Alice's story.... Since I was 16 I have been going out almost every Friday and Saturday night. The music in the clubs I used to go to in Sheffield was really loud so loud in fact that you couldnt hear people talking (or shouting) above the music. The first time I went out, I remember going home in a taxi and not being able to hear properly. Over time this got worse, so that my hearing wouldnt return to normal for a couple of days. Now I'm 20 I have a permanent mild hearing loss and a mild ringing sensation in my ears all the time. Surely the musicians and bands want us to be able to enjoy the music both now and in the future? If thats the case they should tell the fans how best to protect their hearing in the long term. (www.dontlosethemusic.com)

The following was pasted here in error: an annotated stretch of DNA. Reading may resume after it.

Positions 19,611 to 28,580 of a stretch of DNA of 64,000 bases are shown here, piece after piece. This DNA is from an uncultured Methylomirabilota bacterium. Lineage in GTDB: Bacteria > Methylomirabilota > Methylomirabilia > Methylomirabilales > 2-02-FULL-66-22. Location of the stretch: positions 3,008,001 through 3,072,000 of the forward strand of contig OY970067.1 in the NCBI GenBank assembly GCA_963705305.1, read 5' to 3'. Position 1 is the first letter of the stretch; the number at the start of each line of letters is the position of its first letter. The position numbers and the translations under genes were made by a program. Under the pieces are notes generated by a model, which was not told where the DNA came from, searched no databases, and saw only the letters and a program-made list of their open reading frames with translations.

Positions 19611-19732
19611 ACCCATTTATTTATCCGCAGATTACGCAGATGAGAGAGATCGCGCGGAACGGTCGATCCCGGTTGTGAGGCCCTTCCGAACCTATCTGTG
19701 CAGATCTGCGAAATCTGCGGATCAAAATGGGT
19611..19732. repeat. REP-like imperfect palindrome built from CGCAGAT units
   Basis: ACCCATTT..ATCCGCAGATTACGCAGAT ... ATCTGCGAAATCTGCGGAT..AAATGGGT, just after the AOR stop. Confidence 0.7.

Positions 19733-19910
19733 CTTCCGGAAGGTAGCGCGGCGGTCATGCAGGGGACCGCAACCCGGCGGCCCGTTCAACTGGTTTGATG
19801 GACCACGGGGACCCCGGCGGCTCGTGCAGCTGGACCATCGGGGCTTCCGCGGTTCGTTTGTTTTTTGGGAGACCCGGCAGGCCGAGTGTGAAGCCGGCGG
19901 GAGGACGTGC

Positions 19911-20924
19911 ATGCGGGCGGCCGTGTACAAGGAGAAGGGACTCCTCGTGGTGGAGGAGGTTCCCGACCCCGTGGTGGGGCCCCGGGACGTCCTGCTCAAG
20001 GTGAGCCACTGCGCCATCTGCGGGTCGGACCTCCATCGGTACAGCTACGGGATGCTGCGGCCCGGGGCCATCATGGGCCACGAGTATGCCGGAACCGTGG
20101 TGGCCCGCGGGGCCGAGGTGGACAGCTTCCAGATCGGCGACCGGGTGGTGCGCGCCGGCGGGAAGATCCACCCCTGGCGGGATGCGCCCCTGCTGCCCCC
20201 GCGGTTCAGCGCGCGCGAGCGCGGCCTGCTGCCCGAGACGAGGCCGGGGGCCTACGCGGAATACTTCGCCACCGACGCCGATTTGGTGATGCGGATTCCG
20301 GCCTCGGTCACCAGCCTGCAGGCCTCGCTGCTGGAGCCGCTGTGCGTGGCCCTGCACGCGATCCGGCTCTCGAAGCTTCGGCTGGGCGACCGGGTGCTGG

Kathy Peck, CO-founder of the San Francisco based "Hearing Education and Awareness for Rockers" targets her educational efforts towards young people who think hearing loss is something that happens much later in life. "It needs to be taken seriously, too many people think that hearing loss is old age, and it's not." She was recently contacted by an audiologist from Alaska concerned about children who suffered hearing loss from blasting the volume on their portable stereo headphones. The audiologist was worried because the children couldn't hear bears walking in the snow. "They were afraid their lives were threatened," says Peck. A University of Florida study backed up that concern. It found that 17% of adolescents are already suffering from some degree of hearing loss.